Hence, to ensure reliability and effective protection, the modern electrical circuits are effectively grounded. In a grounded neutral system or neutral grounding, the neutral of a system is connected to the earth or ground as shown in the below figure.

Types of Neutral Grounding

Advantages of Neutral Grounding :

The following are the advantages of neutral grounding,
  • The neutral point is effectively held at neutral i.e., the neutral point is stable under all conditions.
  • Since the neutral point is not shifted, the voltage of healthy phases with respect to earth remains at normal value, unlike the ungrounded system where the voltages of healthy phases during an earth fault increase by √3 times their normal value.
  • In a neutral grounded system, the voltage surges caused by arcing grounds are eliminated due to which the life of insulation in this system is long. Hence, the maintenance, repairs, and breakdowns are reduced. Also, the continuity of supply is improved.
  • The overvoltages due to static induced charges and lightning surges are immediately discharged to earth without causing any disturbances.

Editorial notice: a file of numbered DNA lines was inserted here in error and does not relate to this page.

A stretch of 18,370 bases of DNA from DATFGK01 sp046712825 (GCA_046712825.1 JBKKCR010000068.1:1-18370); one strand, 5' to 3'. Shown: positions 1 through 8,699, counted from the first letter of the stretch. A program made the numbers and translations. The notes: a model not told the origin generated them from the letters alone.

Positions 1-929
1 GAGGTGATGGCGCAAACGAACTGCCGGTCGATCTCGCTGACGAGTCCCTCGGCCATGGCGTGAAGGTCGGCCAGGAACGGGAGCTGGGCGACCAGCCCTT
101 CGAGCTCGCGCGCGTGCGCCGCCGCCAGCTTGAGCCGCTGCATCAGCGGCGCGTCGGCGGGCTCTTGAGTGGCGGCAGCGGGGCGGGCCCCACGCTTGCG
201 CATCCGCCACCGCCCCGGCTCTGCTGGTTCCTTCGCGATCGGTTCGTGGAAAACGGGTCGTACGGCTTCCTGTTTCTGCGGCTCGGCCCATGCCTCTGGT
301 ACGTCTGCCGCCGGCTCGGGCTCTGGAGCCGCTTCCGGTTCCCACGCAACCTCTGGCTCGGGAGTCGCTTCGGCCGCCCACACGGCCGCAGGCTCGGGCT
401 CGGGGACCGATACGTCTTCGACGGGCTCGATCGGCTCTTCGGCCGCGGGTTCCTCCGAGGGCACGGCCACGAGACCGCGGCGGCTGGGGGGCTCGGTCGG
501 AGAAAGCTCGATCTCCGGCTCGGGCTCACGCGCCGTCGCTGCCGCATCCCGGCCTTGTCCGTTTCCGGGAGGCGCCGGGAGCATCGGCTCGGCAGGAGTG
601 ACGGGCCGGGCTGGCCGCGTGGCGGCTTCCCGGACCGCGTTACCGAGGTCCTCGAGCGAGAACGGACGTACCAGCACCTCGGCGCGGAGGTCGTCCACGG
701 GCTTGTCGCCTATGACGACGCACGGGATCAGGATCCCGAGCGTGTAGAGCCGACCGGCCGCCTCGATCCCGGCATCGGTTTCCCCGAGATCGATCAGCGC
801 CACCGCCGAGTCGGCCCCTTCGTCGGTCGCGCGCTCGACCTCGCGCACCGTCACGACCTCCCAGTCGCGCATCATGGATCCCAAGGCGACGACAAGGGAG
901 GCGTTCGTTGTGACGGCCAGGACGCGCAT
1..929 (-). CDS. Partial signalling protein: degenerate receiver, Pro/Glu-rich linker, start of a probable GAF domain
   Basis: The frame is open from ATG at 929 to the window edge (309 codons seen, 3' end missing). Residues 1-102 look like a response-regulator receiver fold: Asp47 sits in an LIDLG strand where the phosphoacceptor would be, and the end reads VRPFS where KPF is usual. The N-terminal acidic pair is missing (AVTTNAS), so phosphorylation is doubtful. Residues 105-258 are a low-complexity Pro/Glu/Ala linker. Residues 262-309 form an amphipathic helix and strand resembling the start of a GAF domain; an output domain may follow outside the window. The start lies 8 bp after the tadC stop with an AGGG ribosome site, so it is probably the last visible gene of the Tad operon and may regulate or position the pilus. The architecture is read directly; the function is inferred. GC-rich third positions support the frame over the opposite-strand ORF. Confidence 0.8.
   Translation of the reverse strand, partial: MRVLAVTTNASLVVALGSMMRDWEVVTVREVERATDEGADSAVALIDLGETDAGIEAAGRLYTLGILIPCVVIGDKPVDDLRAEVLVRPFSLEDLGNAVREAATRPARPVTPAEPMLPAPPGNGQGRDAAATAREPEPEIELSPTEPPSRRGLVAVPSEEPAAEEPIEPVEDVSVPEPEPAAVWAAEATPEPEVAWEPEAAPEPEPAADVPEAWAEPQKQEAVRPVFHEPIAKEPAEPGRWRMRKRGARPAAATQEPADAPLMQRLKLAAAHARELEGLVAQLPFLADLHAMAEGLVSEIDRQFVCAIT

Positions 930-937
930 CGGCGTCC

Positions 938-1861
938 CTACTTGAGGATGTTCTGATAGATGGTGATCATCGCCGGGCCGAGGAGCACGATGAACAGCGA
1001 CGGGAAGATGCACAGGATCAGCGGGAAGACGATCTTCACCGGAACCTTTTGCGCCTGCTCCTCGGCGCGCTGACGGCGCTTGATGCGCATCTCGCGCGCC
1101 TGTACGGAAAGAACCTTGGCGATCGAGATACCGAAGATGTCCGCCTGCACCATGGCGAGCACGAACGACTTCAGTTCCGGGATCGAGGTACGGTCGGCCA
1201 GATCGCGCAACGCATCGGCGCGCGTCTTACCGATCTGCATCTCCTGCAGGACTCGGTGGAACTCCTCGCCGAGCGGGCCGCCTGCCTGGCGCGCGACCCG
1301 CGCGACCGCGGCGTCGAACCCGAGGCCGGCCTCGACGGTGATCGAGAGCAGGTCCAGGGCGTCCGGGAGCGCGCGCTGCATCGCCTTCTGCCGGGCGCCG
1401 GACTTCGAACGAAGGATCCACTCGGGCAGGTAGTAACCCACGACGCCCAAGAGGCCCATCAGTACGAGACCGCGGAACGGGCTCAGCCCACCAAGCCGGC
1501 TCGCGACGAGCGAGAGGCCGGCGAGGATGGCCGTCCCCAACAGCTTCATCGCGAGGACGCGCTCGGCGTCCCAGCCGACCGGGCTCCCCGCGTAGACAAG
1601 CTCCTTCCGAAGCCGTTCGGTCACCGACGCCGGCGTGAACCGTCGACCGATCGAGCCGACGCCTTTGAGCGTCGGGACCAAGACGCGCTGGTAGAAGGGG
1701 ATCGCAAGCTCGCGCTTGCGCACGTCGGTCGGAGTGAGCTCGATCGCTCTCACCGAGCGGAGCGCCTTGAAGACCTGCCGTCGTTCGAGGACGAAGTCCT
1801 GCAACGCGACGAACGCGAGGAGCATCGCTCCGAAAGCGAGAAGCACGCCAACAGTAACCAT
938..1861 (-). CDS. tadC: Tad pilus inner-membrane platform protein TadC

• The earth fault current flowing through the neutral ground circuit is made almost equal and opposite to the line to earth capacitive currents of the healthy phases. Therefore, the arcing grounds are extinguished and the overvoltage surge due to arcing grounds is prevented.
  • In neutral grounding, the earth fault current available is sufficient to operate the earth fault relay. This makes the operation of the earth fault relay simple in a neutral grounded system.
  • Discriminative type protective gear can be installed in a neutral grounded system.
  • The earth fault current can be controlled by employing resistance or reactance in the neutral ground circuit.
  • Due to the limitation of arcing grounds, the service reliability is improved and unnecessary tripping of circuit breakers is also prevented.
  • In neutral grounded systems, the safety of personnel and equipment is increased because of the operation of fuses or relays on ground faults and the limitation of voltages.
  • Improved life of equipment, machines, and installation is achieved because of the limitation of voltage. Hence, the overall economy.

Types of Neutral Grounding :

Various methods of grounding the neutral of a system are,